Tables vs. worksheets

When you perform one or more operations on a table, it becomes a worksheet. It is important to understand the differences and implications of linking to a worksheet rather than a table.

Key concepts

Discussion

A <link> containing no operations is a link to a table. Placing any operations within the opening and closing tags of a <link> creates a link to a worksheet.

If possible, it is normally best to link to a table rather than to a worksheet. When you link to a table, the evaluation is spread over multiple processes according to the segmentation of the table. For example, if your table has ten segments, ten processes will work on evaluating the <link>, one for each segment. However, if you perform a worksheet link, although the table might still have ten segments, it is evaluated all in memory, so there is only one process working on the entire evaluation of the <link>. Therefore, linking to a table rather than a worksheet will most likely be faster, and it will also use less memory.

There are, however, exceptions to this general guideline. If your foreign table is particularly large (i.e., on the order of tens of millions of rows or larger) and the operations performed on the table reduce it to a worksheet containing less than a million rows, linking to the worksheet would be optimal. Although you are performing the link in memory, there is significantly less data to search through in the foreign table in order to find a match for the base table.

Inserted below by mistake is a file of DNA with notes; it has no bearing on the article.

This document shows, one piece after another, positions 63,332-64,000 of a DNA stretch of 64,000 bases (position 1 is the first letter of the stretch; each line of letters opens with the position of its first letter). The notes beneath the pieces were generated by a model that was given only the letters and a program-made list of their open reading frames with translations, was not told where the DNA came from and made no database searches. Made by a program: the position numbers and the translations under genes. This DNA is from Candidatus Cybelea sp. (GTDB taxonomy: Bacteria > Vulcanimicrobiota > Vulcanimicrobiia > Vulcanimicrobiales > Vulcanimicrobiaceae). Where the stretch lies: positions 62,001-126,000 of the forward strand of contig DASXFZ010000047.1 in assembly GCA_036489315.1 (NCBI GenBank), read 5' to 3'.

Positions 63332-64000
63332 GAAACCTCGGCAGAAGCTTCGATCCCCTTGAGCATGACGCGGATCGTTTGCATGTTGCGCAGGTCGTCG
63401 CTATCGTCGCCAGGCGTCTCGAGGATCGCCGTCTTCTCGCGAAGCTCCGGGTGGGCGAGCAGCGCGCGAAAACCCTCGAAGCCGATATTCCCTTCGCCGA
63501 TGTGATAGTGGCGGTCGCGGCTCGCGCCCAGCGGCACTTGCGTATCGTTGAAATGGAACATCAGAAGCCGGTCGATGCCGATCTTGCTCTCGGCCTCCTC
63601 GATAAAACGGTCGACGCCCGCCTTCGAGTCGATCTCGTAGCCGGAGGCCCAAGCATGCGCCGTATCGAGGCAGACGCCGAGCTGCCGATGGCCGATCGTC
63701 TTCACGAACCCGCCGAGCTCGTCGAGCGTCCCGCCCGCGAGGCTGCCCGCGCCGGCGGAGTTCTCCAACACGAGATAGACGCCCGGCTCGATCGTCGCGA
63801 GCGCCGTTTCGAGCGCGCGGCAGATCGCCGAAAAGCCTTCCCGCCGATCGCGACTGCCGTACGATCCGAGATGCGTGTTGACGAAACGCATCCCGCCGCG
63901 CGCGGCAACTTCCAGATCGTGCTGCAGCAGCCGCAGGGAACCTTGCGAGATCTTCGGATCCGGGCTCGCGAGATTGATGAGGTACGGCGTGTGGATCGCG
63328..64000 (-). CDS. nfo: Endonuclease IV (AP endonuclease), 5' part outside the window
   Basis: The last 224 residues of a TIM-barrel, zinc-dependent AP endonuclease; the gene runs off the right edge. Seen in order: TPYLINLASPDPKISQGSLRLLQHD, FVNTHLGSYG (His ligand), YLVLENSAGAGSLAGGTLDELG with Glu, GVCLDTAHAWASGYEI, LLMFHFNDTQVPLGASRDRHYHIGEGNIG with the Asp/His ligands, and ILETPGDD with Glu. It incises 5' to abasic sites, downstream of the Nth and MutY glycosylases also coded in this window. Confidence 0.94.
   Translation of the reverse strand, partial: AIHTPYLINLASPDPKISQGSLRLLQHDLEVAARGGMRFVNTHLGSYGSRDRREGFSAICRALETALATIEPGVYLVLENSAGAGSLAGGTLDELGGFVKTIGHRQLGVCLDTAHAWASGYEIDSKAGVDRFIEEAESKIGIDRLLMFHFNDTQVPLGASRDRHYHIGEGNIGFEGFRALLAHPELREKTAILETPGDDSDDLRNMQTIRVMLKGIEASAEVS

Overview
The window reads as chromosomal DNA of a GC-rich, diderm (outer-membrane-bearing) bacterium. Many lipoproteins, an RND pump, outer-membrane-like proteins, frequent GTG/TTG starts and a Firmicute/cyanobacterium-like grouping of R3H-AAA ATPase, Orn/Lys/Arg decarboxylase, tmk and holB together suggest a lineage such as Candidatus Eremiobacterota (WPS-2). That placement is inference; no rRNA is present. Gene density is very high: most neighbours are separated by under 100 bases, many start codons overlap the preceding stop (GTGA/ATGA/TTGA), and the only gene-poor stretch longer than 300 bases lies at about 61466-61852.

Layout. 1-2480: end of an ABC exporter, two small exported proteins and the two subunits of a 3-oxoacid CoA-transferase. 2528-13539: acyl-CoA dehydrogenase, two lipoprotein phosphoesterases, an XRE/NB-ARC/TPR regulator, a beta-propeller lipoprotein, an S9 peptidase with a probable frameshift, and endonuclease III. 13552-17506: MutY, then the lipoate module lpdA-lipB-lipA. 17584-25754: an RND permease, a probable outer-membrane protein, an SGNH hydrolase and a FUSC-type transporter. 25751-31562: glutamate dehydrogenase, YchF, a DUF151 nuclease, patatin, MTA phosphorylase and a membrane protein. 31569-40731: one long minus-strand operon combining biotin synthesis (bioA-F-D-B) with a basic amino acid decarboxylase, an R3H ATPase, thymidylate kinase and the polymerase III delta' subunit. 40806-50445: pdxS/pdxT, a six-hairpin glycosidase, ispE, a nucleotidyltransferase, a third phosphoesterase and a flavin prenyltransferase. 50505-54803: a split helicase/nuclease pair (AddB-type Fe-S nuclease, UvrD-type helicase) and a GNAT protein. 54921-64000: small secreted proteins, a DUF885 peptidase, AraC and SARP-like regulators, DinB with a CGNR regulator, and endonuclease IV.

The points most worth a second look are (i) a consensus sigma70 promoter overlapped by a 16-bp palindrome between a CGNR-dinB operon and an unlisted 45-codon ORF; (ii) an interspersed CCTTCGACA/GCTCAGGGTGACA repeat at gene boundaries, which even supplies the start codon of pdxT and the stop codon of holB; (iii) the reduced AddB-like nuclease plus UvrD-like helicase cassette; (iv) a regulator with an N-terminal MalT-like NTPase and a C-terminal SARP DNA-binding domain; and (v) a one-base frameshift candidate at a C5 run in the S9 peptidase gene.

Example

You have a table containing transaction data, filtered by date, and you want to only retain lines from the produce department. The transaction table doesn't contain the department description and you don't recall which department number is designated to produce. Therefore, you perform a link of type include to a worksheet where the Product Master (pub.doc.retail.altseg.sales_detail_sku) is the base table and a selection is made on the department description.

<base table="pub.doc.retail.altseg.sales_detail_sku"/>
<sel value="between(trans_date;20160801;20160831)"/>
<link table2="pub.doc.retail.altseg.products" col="dept" col2="dept"
type="include">
  <sel value="deptdesc='PRODUCE'"/>
</link>

Alternatively, you could link to the Product Master table and make a selection on the department description after the <link>.

<base table="pub.doc.retail.altseg.sales_detail_sku"/>
<sel value="between(trans_date;20160801;20160831)"/>
<link table2="pub.doc.retail.altseg.products" col="dept" col2="dept"/>
<sel value="deptdesc='PRODUCE'"/>

Both queries will arrive at the same answer, but in this case the second query, where you link to a table instead of a worksheet, has better performance.